Maryland’s highest court has adopted a rules that provide for broad public access to state courts. The Washington Post says the result was far different from the original proposal. The Court of Appeals, with one opposing vote, formalized the presumption that all court records are open to the public. The court ordered that records that are public in paper form remain public when computerized. The court did limit access to some information, Social Security numbers–a step that data service and credit agencies opposed. Media representatives were for the most part satisfied. “We appreciate the time and care the court took in developing them,” said Carol Melamed, a vice president of The Washington Post and as chairman of the government affairs committee for the Maryland-Delaware-D.C. Press Association. “We still have a few individual issues, particularly on whether certain statutes [exclude particular] court records, but overall the rules provide public access that is very much in the public interest.”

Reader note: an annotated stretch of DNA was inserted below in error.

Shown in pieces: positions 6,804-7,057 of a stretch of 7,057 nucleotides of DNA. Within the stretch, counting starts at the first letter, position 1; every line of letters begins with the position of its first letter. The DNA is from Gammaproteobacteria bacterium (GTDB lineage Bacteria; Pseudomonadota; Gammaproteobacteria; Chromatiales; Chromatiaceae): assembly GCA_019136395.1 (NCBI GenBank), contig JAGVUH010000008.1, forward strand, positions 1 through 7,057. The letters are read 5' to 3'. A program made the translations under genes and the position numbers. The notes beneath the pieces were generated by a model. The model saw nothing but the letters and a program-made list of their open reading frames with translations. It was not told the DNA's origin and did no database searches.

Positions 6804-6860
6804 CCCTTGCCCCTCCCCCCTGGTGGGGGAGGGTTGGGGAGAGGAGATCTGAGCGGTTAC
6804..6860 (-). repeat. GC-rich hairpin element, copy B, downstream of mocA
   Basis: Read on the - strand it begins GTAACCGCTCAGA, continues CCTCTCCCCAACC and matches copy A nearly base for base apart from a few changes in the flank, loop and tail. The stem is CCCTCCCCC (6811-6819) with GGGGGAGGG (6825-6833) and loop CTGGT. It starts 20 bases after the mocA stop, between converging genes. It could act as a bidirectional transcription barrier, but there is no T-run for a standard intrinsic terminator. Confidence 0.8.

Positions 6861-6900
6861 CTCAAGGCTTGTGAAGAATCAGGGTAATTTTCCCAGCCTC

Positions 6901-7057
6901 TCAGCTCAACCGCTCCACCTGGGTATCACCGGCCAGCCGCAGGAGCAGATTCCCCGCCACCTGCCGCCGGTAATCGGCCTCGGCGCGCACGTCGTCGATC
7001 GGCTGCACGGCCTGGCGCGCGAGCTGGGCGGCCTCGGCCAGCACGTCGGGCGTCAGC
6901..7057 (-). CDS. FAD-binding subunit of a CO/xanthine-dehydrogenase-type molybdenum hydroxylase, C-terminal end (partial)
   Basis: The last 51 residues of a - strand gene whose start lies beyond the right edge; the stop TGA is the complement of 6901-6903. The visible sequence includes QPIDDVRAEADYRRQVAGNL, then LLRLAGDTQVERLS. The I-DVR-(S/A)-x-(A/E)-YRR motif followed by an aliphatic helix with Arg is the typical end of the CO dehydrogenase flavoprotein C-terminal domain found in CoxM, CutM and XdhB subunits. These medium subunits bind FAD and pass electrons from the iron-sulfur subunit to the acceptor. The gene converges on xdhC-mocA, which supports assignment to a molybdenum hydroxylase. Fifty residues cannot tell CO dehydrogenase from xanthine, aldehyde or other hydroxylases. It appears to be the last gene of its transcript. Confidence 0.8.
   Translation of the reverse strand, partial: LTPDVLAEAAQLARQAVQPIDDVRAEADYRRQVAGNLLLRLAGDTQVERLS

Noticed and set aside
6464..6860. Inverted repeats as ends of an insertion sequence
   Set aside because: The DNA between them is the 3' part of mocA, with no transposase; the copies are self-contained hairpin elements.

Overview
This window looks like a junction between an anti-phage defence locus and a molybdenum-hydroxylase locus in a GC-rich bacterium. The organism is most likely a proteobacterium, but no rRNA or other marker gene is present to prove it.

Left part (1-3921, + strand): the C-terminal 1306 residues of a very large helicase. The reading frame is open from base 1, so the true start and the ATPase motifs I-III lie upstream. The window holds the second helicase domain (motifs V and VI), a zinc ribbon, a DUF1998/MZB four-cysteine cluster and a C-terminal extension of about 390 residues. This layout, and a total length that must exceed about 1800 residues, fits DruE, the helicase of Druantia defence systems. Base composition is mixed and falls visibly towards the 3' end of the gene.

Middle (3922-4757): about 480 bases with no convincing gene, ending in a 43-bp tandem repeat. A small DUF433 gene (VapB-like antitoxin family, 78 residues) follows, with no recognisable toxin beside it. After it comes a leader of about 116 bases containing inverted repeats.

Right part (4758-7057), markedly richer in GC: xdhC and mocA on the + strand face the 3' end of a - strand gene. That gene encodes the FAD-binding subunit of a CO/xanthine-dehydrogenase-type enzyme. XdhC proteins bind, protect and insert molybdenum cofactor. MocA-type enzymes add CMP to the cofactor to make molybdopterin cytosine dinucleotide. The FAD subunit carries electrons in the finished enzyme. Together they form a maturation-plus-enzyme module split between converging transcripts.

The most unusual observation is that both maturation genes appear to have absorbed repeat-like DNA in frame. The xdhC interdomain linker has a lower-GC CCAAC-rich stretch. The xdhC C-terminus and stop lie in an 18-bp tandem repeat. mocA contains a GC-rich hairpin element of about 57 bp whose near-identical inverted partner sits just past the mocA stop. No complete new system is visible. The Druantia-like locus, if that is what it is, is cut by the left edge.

The original plan — drafted in 2000 by court officials and an assistant state attorney general — was intended to protect privacy rights by making it difficult to retrieve information contained in court records, such as home addresses and telephone numbers. The plan outraged groups that rely on court records, such as media organizations, private detectives, and credit agencies. Critics objected particularly to a provision that would have blocked the public from viewing computerized records but allowed police, government agencies, and lawyers unfettered access.